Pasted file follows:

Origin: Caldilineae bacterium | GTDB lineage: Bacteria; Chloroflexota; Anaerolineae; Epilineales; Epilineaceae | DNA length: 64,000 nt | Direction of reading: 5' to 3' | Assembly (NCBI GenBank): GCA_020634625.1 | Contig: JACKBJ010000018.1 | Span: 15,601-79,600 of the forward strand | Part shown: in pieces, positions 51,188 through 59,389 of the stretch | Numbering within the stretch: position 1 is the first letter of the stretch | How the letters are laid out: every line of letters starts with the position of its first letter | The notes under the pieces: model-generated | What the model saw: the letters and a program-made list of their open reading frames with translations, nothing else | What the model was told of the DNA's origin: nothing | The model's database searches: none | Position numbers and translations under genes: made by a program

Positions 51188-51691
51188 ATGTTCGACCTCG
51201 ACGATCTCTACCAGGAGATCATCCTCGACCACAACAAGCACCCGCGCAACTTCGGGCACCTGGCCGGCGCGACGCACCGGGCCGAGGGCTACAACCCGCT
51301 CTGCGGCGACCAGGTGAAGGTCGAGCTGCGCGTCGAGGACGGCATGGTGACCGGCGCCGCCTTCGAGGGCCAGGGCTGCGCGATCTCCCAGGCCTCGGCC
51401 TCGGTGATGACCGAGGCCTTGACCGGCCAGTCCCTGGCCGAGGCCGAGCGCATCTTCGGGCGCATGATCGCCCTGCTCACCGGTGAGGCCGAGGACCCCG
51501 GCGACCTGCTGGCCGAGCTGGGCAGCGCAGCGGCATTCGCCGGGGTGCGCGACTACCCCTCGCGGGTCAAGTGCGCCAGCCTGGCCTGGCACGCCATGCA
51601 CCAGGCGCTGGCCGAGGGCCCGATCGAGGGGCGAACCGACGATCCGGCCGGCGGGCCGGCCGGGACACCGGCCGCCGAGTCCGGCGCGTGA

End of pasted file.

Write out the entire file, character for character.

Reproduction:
Origin: Caldilineae bacterium | GTDB lineage: Bacteria; Chloroflexota; Anaerolineae; Epilineales; Epilineaceae | DNA length: 64,000 nt | Direction of reading: 5' to 3' | Assembly (NCBI GenBank): GCA_020634625.1 | Contig: JACKBJ010000018.1 | Span: 15,601-79,600 of the forward strand | Part shown: in pieces, positions 51,188 through 59,389 of the stretch | Numbering within the stretch: position 1 is the first letter of the stretch | How the letters are laid out: every line of letters starts with the position of its first letter | The notes under the pieces: model-generated | What the model saw: the letters and a program-made list of their open reading frames with translations, nothing else | What the model was told of the DNA's origin: nothing | The model's database searches: none | Position numbers and translations under genes: made by a program

Positions 51188-51691
51188 ATGTTCGACCTCG
51201 ACGATCTCTACCAGGAGATCATCCTCGACCACAACAAGCACCCGCGCAACTTCGGGCACCTGGCCGGCGCGACGCACCGGGCCGAGGGCTACAACCCGCT
51301 CTGCGGCGACCAGGTGAAGGTCGAGCTGCGCGTCGAGGACGGCATGGTGACCGGCGCCGCCTTCGAGGGCCAGGGCTGCGCGATCTCCCAGGCCTCGGCC
51401 TCGGTGATGACCGAGGCCTTGACCGGCCAGTCCCTGGCCGAGGCCGAGCGCATCTTCGGGCGCATGATCGCCCTGCTCACCGGTGAGGCCGAGGACCCCG
51501 GCGACCTGCTGGCCGAGCTGGGCAGCGCAGCGGCATTCGCCGGGGTGCGCGACTACCCCTCGCGGGTCAAGTGCGCCAGCCTGGCCTGGCACGCCATGCA
51601 CCAGGCGCTGGCCGAGGGCCCGATCGAGGGGCGAACCGACGATCCGGCCGGCGGGCCGGCCGGGACACCGGCCGCCGAGTCCGGCGCGTGA